Adam West, an actor defined and also constrained by his role in the 1960s series Batman, has died after a short battle with leukaemia. He was 88.
"Our dad always saw himself as The Bright Knight, and aspired to make a positive impact on his fans' lives. He was and always will be our hero," his family said in a statement.
With its 'Wham! Pow!' onscreen exclamations, flamboyant villains and cheeky tone, Batman became a surprise hit with its premiere in 1966, a virtual symbol of '60s kitsch.
Yet West's portrayal of the superhero and his alter ego, Bruce Wayne, ultimately made it hard for him to get other roles, and while he continued to work throughout his career, options remained limited because of his association with the character.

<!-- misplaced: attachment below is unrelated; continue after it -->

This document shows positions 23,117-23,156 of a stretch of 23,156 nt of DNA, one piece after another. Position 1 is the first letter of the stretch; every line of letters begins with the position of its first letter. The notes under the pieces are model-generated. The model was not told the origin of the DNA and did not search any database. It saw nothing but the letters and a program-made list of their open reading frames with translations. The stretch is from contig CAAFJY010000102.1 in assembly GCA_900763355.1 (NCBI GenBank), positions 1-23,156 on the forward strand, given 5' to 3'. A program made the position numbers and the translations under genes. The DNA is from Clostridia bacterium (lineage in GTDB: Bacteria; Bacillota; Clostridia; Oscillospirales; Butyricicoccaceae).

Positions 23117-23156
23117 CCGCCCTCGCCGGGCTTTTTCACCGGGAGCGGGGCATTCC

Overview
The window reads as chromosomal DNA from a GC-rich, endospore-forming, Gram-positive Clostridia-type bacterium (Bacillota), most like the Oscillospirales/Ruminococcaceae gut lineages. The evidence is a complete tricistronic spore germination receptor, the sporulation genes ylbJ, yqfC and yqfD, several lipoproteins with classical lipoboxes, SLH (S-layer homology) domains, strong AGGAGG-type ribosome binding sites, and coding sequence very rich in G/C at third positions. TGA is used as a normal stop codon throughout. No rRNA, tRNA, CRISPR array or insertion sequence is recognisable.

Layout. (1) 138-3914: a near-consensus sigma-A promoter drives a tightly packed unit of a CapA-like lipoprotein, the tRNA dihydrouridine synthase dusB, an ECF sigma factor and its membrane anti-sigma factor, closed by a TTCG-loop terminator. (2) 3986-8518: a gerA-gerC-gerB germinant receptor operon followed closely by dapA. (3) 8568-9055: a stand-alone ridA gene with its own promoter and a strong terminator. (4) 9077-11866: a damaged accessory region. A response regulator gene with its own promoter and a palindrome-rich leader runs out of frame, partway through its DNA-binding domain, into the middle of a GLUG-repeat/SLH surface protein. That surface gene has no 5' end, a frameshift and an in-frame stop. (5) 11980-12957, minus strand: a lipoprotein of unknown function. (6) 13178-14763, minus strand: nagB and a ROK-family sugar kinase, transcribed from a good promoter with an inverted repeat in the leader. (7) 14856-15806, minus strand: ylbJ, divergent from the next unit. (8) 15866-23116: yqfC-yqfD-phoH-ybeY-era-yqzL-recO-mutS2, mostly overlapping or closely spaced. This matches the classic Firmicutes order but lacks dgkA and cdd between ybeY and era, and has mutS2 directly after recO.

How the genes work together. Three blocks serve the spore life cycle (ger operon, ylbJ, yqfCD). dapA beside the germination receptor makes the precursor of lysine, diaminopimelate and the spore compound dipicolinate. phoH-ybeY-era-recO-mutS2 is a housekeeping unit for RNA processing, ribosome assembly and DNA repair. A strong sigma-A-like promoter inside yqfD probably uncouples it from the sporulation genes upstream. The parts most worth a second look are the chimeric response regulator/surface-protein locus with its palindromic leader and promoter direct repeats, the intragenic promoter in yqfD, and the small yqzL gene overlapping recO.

West also chafed against the darker versions of Bob Kane's hero that emerged in more recent years, beginning with the Michael Keaton-starring, Tim Burton- directed adaptations that began in 1989, and followed by Christopher Nolan's enormously successful Dark Knight trilogy.
West found serious film work scarce following the series, though he remained in demand for personal appearances as the character and voice work, including a recurring stint on Family Guy and animated versions of Batman.
West wrote two books, one, titled Back to the Batcave and published in the mid-1990s.
Born William West Anderson in 1928 in Walla Walla, Washington, the actor later adopted his stage name, and began his career in earnest when he moved to Hawaii in the 1950s to star in a local children's program.
He is survived by his wife Marcelle, six children, five grandchildren, and two great-grandchildren.